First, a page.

Updated: May 18, 2020
A nuclear reactor core is one of the most extreme human-made environments on the planet. These scientists just figured out how to print one.
The team plans to 3D print one of those advanced core designs for a small nuclear reactor they plan to bring online in 2023.
A team of engineers and nuclear physicists has an unusual plan to revolutionize the nuclear energy industry: they want to 3D print a functional reactor in their lab.
While tinkering around with tried-and-true methods for building a nuclear power plant is sure to raise an eyebrow, the team from the Oak Ridge National Lab told Wired that they see 3D printing as a way to drag the nuclear energy industry — kicking and screaming — into the 21st century.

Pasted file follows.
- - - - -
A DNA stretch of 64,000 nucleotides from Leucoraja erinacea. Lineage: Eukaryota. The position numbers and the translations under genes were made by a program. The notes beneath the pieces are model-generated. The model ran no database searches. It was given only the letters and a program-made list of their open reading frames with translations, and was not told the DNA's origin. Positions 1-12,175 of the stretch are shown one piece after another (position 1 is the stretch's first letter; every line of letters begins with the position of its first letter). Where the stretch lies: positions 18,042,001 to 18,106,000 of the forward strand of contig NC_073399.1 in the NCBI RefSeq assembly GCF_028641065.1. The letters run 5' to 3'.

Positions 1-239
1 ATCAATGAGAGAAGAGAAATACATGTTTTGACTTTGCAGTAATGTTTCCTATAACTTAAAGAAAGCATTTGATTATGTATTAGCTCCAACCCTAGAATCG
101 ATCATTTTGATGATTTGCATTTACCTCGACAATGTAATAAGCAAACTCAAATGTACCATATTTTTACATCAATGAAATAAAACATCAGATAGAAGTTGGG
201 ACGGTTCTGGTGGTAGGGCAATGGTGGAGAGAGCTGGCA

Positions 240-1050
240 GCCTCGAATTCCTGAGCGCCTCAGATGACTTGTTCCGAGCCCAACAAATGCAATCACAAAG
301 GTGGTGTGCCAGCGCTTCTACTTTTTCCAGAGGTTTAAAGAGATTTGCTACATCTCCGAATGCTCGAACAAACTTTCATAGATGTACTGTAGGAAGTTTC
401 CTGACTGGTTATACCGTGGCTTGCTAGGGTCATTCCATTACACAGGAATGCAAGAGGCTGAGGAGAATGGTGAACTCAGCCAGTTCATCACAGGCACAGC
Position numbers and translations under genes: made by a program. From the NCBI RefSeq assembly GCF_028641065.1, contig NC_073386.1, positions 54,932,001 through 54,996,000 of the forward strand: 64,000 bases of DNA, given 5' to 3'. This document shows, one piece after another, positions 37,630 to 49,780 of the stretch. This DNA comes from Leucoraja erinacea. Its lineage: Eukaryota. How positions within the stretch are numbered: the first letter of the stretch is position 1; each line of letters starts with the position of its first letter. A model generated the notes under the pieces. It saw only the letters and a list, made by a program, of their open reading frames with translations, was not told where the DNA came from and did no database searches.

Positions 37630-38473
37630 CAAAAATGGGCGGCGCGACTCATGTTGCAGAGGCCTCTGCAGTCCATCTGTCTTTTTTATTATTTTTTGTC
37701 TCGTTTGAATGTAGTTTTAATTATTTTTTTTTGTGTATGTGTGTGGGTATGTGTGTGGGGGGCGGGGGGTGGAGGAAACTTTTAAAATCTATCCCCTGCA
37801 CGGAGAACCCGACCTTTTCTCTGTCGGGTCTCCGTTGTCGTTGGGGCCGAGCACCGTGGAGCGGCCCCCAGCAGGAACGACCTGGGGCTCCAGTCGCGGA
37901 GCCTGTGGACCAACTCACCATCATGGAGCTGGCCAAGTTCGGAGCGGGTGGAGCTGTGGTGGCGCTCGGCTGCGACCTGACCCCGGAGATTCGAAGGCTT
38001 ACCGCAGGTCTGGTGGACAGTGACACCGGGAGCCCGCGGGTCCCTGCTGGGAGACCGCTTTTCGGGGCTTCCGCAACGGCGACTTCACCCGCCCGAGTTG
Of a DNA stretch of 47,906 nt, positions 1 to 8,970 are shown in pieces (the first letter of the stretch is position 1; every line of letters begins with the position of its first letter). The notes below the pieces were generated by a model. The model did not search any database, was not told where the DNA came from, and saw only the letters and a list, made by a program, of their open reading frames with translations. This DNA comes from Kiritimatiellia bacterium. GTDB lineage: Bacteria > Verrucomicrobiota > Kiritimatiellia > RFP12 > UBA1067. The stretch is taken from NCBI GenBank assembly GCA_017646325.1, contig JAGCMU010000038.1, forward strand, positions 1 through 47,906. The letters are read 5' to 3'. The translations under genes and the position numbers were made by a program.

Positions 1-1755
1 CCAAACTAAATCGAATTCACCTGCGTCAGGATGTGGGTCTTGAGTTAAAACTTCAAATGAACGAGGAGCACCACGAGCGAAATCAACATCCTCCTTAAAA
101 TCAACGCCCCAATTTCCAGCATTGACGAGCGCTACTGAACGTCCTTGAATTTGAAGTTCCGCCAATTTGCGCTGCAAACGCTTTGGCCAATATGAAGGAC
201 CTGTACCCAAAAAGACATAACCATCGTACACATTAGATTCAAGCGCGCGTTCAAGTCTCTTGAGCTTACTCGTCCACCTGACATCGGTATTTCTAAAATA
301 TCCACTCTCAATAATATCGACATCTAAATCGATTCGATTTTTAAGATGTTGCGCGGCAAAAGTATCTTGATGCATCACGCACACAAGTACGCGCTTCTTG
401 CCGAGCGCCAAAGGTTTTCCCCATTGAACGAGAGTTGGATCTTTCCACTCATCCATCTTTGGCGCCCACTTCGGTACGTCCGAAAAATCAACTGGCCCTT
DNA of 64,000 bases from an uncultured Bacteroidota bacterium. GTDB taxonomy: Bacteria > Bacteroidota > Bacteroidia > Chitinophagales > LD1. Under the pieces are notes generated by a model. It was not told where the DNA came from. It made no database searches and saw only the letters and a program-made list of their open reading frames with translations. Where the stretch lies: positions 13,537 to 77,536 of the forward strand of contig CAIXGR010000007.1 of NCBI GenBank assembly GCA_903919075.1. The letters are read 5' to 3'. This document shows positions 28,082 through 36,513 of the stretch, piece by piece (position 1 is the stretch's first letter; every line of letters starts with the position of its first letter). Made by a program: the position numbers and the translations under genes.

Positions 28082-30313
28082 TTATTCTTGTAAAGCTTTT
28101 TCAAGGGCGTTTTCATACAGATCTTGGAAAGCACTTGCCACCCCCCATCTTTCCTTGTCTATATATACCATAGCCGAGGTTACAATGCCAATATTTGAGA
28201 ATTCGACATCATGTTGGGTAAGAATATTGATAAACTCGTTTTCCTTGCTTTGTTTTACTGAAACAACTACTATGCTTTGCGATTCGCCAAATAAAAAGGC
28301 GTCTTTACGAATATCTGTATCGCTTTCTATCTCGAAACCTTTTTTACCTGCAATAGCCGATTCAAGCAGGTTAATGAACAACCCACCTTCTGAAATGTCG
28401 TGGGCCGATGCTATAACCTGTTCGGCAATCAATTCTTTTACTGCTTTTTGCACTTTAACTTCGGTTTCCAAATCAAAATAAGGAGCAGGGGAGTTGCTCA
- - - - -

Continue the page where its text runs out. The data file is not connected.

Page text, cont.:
3D printing will also help nuclear engineers get a better picture of what is happening inside a core once the reactor is up and running. In a conventional reactor, a core’s behavior has to be monitored from the outside. But the new designs enabled by 3D printing will allow for embedded sensors that will provide data directly from the core. Furthermore, 3D printing also gives nuclear engineers more control over the manufacturing process. Individual parts of the TCR core take anywhere from 8 to 24 hours to print and Terrani says the entire core can be printed in a few weeks. During a print, a machine vision algorithm is sucking in data from infrared cameras and other sensors that help it determine if any defects occur during printing
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